Laith Waleed Alebbini, 27, was arrested at the Cincinnati/Northern Kentucky Airport in April by the FBI’s Joint Terrorism Task Force before starting a trip to Jordan. He was accused of attempting to help ISIS by providing material support and resources to a foreign terrorist organization.

Prosecutors said Alebbini watched pro-ISIS content with a Confidential Human Source (CHS) as well as calling himself "a perfect recruit for ISIS," according to court documents. In filing a motion to have his bond reconsidered, Alebbini's federal public defender wrote that Alebbini is a legal permanent U.S. resident with no criminal record who has an infant son.

Dayton woman shot and killed while babysitting

Taylor Brandenburg, 20, was shot and killed in a Huffman Avenue residence March 12 after a fight among two groups of people at The Glass Hat Bar & Grill. Police said some of the people from one group retrieved a gun and drove to where people in the other group lived..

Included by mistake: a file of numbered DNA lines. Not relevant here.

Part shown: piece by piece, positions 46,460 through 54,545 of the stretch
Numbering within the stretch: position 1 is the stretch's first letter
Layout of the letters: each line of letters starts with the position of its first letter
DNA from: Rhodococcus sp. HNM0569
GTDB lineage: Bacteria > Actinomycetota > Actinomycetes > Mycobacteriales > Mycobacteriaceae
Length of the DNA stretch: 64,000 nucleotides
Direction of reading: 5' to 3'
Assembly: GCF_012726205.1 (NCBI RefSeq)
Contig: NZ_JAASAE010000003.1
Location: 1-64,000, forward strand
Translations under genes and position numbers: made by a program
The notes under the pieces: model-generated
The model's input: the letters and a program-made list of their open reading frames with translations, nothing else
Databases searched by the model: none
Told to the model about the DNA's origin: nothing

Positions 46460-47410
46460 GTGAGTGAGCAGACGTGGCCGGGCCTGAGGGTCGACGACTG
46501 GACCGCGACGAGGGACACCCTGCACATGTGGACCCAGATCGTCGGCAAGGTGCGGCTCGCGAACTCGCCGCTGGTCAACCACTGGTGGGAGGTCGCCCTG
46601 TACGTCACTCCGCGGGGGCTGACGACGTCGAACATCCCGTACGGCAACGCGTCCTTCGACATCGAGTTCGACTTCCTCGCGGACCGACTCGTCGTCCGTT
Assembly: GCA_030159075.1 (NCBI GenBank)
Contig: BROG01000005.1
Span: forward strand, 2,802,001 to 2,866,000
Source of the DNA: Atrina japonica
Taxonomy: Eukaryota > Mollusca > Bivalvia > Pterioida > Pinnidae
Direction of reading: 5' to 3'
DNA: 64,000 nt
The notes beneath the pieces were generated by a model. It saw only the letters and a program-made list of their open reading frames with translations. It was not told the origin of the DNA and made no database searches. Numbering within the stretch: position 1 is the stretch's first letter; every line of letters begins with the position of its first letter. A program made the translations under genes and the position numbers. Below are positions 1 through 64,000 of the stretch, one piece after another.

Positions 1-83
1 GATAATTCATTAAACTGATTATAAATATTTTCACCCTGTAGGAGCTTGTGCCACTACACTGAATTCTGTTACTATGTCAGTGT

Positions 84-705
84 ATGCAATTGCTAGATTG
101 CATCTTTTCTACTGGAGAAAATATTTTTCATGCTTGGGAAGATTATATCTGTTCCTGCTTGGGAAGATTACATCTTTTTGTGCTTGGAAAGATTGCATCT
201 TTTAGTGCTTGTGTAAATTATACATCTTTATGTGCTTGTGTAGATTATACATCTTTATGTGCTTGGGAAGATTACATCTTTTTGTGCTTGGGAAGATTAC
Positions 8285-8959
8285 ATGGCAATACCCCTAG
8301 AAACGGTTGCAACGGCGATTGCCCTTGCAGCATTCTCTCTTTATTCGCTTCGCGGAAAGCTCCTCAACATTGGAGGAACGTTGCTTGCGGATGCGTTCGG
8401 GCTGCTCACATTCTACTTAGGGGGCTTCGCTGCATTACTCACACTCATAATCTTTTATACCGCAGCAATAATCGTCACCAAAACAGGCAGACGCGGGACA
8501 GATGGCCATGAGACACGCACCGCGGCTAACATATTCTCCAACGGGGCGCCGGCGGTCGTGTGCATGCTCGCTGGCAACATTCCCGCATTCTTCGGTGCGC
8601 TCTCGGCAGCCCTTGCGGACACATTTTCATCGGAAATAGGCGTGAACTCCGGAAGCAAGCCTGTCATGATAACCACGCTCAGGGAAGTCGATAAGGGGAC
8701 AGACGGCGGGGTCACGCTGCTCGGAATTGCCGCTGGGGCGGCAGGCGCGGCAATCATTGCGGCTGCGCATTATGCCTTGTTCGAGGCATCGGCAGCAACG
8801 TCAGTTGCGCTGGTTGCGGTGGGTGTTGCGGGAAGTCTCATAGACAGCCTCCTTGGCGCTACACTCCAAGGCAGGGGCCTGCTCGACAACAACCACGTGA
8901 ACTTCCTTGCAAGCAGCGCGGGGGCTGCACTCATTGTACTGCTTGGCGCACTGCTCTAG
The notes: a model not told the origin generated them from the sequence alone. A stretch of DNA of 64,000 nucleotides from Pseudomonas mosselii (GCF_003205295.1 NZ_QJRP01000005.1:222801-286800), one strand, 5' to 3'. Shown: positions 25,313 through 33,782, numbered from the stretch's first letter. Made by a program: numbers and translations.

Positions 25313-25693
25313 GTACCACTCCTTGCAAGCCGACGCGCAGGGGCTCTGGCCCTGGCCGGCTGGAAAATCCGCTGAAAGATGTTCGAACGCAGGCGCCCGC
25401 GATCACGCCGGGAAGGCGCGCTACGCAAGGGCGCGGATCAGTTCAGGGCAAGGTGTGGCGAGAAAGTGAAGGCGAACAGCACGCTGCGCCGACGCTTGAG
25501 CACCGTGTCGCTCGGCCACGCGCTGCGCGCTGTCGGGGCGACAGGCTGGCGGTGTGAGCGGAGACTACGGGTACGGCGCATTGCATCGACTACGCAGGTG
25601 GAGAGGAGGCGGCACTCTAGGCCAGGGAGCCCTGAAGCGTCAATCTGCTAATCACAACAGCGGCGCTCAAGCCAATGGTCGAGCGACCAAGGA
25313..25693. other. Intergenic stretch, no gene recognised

Police say Chuckie Lee shot and killed Brandenburg by firing several shots at the house. Evans Cassell, 36, pleaded guilty to complicity to commit murder and will spend 18 years to life in prison. Lee and his then-girlfriend, Kara Parisi-King, have trials scheduled for early 2018.

Patterson to be released after 23 years in prison for murder

Dayton's Tyra Patterson, whose plight received national and international attention, is to be released from prison on Christmas Day.